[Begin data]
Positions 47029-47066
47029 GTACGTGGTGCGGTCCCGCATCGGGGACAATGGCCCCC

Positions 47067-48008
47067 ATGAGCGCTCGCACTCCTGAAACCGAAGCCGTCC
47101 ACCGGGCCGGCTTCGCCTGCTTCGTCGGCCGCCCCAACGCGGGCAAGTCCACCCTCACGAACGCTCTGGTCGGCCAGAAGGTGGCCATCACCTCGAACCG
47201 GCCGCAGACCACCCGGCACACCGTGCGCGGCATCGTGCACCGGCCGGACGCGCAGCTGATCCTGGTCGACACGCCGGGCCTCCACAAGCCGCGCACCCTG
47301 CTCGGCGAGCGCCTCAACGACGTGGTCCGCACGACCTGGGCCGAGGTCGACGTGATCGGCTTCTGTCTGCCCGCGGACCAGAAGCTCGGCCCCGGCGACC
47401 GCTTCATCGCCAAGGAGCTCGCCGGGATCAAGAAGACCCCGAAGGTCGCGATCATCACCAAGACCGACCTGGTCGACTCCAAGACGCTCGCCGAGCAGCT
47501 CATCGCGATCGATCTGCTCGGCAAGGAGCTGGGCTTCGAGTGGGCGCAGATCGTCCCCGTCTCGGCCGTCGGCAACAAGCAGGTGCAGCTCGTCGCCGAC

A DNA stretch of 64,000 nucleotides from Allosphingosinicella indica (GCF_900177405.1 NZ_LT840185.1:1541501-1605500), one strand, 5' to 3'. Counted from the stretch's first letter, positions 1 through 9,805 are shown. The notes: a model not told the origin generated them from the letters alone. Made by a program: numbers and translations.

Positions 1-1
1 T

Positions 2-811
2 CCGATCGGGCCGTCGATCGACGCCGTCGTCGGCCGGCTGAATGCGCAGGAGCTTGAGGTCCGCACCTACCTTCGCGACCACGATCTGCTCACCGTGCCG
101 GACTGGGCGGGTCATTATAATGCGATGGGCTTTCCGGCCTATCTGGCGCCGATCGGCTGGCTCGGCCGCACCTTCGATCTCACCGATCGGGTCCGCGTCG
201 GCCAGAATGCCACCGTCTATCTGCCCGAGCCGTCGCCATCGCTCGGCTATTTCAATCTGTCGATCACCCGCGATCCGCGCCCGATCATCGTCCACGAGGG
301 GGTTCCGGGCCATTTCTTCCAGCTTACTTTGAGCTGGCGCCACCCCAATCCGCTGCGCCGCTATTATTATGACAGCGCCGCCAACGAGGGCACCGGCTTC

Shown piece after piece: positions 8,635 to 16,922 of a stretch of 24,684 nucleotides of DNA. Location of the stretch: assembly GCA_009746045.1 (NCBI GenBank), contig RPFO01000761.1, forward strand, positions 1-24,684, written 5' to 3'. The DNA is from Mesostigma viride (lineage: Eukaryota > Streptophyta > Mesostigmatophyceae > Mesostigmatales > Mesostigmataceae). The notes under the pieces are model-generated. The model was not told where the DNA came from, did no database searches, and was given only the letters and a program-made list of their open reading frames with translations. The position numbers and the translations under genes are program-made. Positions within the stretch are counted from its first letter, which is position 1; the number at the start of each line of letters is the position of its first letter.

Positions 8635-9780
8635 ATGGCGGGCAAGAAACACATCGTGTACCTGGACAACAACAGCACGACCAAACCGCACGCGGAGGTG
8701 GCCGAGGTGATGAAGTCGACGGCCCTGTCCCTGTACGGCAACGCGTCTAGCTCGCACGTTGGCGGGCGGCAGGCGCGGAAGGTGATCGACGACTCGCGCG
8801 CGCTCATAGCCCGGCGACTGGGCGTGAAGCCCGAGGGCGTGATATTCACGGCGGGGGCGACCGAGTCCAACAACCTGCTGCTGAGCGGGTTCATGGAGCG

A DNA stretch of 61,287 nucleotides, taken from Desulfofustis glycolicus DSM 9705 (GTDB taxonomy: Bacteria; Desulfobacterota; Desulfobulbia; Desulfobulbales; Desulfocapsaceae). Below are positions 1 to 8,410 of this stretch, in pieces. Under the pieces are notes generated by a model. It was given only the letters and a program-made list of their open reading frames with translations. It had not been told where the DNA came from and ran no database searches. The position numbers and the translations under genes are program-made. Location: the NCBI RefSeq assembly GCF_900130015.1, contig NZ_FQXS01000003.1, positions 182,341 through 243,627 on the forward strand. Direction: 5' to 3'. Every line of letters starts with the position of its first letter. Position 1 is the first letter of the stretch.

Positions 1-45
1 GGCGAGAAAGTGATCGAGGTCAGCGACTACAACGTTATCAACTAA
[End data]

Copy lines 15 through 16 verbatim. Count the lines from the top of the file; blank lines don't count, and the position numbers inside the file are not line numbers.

101 GACTGGGCGGGTCATTATAATGCGATGGGCTTTCCGGCCTATCTGGCGCCGATCGGCTGGCTCGGCCGCACCTTCGATCTCACCGATCGGGTCCGCGTCG
201 GCCAGAATGCCACCGTCTATCTGCCCGAGCCGTCGCCATCGCTCGGCTATTTCAATCTGTCGATCACCCGCGATCCGCGCCCGATCATCGTCCACGAGGG